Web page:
April 3, 2023
|The Honorable Bob Casey
United States Senate
393 Russell Senate Office Building
Washington, DC 20510
The Honorable Chuck Grassley
Dear Senator Casey and Senator Grassley:
On behalf of our nearly 5,000 member hospitals, health systems and other health care organizations, our clinician partners — including more than 270,000 affiliated physicians, two million nurses and other caregivers — and the 43,000 health care leaders who belong to our professional membership groups, the American Hospital Association (AHA) is pleased to support the Rural Hospital Support Act (S. 1110).
Rural hospitals are essential access points for care, economic anchors for communities and the backbone of our nation’s rural public health infrastructure. These hospitals have maintained their commitment to ensuring local access to high-quality, affordable care during the COVID-19 pandemic and beyond, in spite of unprecedented financial and workforce challenges over the last three years.
The network of providers that serves rural Americans is fragile and more dependent on Medicare revenue because of the high percentage of Medicare beneficiaries who live in rural areas. To support small rural hospitals for which Medicare patients make up a significant percentage of inpatient days or discharges, Congress established the Medicare-dependent Hospital (MDH) program in 1987, allowing eligible hospitals to receive the sum of their prospective payment system (PPS) payment rate, plus three-quarters of the amount by which their cost per discharge exceeds the PPS rate. These payments allow MDHs greater financial stability and leave them better able to serve their communities. Your legislation would make this important program permanent and add an additional base year MDHs could choose when calculating their payments.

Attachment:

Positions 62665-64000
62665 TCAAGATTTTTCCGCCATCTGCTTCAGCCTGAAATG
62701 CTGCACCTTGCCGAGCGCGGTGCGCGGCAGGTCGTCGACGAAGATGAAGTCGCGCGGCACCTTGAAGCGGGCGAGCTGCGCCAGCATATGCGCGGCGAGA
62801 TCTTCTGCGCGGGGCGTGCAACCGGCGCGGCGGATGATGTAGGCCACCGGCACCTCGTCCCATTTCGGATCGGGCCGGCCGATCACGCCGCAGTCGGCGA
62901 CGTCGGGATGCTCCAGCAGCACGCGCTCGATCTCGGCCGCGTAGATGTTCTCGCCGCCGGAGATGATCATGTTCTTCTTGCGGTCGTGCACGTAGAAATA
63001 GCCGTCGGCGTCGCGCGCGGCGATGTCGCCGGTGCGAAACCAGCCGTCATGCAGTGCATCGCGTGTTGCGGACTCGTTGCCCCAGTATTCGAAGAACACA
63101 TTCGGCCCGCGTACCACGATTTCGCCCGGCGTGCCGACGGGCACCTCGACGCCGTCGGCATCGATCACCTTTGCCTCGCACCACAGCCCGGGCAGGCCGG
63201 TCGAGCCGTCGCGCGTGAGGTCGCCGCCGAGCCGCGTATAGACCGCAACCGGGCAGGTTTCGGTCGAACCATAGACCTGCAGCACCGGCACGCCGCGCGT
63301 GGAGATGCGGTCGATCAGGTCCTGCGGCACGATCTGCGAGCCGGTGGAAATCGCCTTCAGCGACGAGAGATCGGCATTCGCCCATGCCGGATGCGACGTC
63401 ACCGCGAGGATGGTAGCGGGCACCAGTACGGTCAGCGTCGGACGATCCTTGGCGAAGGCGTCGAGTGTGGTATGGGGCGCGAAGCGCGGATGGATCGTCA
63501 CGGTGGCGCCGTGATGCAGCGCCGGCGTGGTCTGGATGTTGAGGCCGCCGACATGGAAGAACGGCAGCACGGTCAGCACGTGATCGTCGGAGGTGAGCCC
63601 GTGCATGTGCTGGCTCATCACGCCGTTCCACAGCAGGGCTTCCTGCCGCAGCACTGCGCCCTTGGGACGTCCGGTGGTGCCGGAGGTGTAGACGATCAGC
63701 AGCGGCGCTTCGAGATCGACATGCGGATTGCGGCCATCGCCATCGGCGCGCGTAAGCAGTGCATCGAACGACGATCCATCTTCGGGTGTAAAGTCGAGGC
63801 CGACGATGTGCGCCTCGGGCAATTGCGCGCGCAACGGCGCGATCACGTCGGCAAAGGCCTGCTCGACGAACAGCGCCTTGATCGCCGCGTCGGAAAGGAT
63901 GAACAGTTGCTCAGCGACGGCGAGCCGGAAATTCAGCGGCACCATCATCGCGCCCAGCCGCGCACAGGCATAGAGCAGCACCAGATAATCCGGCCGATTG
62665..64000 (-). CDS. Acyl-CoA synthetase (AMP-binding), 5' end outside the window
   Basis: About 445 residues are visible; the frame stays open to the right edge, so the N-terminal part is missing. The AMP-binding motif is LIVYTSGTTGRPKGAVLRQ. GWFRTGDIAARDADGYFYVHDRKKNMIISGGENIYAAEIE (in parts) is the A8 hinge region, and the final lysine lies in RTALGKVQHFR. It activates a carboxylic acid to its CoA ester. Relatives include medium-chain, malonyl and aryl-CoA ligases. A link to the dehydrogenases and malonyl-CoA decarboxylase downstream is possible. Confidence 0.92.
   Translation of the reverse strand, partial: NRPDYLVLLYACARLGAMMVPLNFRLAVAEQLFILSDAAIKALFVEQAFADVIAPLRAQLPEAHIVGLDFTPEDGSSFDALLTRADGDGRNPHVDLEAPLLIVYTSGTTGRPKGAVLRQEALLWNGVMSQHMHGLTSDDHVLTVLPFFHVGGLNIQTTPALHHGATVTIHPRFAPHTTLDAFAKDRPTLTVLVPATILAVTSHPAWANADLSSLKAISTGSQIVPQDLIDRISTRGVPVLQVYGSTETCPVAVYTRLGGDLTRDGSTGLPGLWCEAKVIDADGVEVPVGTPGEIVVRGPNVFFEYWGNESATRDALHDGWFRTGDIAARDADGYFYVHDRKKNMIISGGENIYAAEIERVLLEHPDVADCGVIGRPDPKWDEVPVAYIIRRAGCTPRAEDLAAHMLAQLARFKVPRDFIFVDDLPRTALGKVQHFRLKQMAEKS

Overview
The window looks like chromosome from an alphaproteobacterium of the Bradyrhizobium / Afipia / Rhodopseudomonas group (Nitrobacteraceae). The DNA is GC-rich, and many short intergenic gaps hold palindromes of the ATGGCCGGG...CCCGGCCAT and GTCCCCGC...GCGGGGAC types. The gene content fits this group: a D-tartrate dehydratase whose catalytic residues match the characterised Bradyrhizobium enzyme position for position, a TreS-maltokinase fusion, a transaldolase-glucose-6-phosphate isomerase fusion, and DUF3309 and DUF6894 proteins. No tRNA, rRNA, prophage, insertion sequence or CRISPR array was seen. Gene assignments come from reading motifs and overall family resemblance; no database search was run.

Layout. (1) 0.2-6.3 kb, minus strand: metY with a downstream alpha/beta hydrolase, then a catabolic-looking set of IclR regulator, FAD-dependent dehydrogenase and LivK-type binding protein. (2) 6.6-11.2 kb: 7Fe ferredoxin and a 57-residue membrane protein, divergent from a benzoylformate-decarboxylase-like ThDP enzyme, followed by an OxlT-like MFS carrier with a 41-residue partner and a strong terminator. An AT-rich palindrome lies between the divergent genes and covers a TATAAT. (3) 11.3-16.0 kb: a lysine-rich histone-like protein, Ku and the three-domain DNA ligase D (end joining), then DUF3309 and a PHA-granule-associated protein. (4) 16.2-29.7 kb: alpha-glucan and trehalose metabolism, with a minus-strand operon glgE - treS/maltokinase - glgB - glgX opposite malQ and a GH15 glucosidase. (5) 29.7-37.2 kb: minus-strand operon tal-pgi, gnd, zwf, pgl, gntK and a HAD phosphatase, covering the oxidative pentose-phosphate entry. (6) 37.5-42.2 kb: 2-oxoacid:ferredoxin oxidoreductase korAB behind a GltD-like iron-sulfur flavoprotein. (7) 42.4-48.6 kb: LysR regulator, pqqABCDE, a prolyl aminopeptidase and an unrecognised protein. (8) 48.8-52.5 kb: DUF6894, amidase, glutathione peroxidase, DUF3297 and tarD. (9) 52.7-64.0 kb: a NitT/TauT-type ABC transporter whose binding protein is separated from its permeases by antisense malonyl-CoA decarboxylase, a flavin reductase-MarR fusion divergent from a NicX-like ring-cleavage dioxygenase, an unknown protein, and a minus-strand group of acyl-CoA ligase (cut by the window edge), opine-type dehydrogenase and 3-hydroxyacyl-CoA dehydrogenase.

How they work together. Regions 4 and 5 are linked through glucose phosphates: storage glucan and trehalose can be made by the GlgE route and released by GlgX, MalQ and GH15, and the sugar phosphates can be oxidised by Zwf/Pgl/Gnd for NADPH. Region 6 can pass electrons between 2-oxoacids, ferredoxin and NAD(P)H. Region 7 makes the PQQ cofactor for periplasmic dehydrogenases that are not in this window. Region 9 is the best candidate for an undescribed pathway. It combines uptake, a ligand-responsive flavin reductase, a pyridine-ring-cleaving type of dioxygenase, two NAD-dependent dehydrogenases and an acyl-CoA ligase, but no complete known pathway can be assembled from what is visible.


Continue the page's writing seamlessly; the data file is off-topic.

In addition, the Rural Hospital Support Act would make the enhanced low-volume Medicare adjustment permanent. Medicare seeks to pay efficient providers their costs of furnishing services. However, certain factors beyond providers’ control can affect the costs of furnishing services. Patient volume is one such factor and is particularly relevant in small and isolated communities where providers frequently cannot achieve the economies of scale possible for their larger counterparts.
Although a low-volume adjustment existed in the inpatient PPS prior to fiscal year 2011, the Centers for Medicare & Medicaid Services had defined the eligibility criteria so narrowly that only two or three hospitals qualified each year. The current, improved low-volume adjustment better accounts for the relationship between cost and volume, helps level the playing field for low-volume providers and improves access to care in rural areas. Your legislation permanently extends the low-volume adjustment to ensure that these providers will not again be at a disadvantage and have severe challenges serving their communities.
The sole community hospital (SCH) program plays an important role in maintaining access to care in rural communities. SCHs must show they are the sole source of inpatient hospital services reasonably available in a certain geographic area to be eligible for the program. They receive increased payments based on their cost per discharge in a base year. By allowing SCHs to choose an additional base year from which payments can be calculated, your legislation provides the increased support needed now by many rural hospitals.
Again, we are pleased to support this legislation and look forward to working with you and your colleagues to achieve its passage.
Lisa Kidder Hrobsky
Senior Vice President
Advocacy and Political Affairs